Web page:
We are very excited to announce the completion of the NSW waratah (Telopea speciosissima) genome from our Genomics for Australian Plants (GAP) Initiative led by researchers from the Royal Botanic Gardens and Domain Trust, Sydney and the University of New South Wales, Sydney. The NSW waratah sequencing project commenced in December 2018 and was 1 of 3 pilot projects from the initiative.

The waratah is endemic to NSW and has been the state’s floral emblem since 1962. The genomic sequence will serve as an important platform and model for evolutionary genomics and the conservation of Australian flora. The availability of the waratah genome will help to further our understanding and gain new knowledge, which in turn will help researchers to make inform decisions for other species where their genome sequences are not yet available.

The plant chosen for sequencing is located at the Blue Mountains Botanic Garden Mount Tomah. During the course of the project, the plant had perished in the summer bushfires of 2019/2020. Luckily the plant has since resprouted and has allowed the researchers to resume collection of plant material to complete the sequencing work. The complete genome is now published in the Molecular Ecology Resources journal.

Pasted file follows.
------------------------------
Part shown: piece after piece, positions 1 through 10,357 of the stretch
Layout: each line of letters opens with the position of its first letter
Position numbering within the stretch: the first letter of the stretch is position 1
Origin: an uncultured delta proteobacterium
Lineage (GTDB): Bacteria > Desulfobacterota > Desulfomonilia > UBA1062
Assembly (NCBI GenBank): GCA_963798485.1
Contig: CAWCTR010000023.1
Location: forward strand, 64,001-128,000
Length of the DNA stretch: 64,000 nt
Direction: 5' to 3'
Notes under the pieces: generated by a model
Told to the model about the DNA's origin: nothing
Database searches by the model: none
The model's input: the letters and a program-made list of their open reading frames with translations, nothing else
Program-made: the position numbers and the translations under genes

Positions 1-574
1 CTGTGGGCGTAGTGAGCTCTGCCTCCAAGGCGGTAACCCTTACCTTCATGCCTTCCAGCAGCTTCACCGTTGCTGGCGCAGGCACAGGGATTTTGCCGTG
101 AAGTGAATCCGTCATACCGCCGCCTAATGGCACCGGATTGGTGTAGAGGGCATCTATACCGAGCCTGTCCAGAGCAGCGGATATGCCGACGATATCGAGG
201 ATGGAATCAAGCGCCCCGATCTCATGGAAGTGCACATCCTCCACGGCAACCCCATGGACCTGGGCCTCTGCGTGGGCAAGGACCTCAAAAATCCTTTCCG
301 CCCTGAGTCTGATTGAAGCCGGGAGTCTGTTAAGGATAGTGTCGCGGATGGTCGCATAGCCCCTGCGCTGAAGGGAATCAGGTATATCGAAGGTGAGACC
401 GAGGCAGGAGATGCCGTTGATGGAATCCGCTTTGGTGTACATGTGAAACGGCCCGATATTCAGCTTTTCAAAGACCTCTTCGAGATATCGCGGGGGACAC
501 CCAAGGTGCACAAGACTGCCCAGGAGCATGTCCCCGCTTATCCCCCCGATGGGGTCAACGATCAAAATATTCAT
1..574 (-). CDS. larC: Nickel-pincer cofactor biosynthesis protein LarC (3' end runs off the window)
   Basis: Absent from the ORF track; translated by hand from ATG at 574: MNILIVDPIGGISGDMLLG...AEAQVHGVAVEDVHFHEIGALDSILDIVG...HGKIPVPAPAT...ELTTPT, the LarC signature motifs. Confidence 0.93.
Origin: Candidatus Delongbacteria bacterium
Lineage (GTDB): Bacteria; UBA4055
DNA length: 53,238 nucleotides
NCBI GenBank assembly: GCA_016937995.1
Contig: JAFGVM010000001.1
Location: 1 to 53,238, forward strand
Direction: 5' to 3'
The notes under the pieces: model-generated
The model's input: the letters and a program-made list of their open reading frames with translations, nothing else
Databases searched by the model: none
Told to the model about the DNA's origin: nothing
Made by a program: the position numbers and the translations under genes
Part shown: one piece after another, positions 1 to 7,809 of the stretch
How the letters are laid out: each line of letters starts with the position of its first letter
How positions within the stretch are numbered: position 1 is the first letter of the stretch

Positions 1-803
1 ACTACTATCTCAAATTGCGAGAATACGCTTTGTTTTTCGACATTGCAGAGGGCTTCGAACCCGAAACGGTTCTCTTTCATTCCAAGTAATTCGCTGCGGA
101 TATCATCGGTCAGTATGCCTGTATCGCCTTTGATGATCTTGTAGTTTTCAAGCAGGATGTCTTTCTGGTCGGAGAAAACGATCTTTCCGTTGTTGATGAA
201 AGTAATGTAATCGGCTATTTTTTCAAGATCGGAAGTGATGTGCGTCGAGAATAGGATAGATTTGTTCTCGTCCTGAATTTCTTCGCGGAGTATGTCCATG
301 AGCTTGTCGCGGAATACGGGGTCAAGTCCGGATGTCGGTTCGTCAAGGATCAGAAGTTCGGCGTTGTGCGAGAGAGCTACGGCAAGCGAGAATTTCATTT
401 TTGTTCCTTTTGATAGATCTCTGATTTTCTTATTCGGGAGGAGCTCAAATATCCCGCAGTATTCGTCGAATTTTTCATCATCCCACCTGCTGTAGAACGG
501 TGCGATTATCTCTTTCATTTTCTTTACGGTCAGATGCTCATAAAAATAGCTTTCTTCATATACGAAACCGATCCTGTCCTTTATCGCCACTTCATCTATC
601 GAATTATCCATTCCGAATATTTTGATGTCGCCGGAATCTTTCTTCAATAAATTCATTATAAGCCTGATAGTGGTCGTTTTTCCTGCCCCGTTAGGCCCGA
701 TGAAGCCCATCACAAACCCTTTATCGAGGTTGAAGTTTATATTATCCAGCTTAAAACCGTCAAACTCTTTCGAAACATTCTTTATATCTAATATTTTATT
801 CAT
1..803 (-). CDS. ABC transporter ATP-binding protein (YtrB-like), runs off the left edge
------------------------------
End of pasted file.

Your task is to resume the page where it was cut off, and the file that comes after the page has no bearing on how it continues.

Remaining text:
The Genomics for Australian Plants (GAP) Initiative is a nationally-inclusive and collaborative initiative, which is supported by funding from Bioplatforms Australia through the Australian Government National Collaborative Research Infrastructure Strategy (NCRIS), the Ian Potter Foundation, Royal Botanic Gardens Foundation (Victoria), Royal Botanic Gardens Victoria, the Royal Botanic Gardens and Domain Trust, the Council of Heads of Australasian Herbaria, CSIRO, Centre for Australian National Biodiversity Research and the Department of Biodiversity, Conservation and Attractions, Western Australia.

For more details, please see below:

  1. Waratah genome project collaborators
  2. Waratah genome publication
  3. The Royal Botanic Garden Sydney press release
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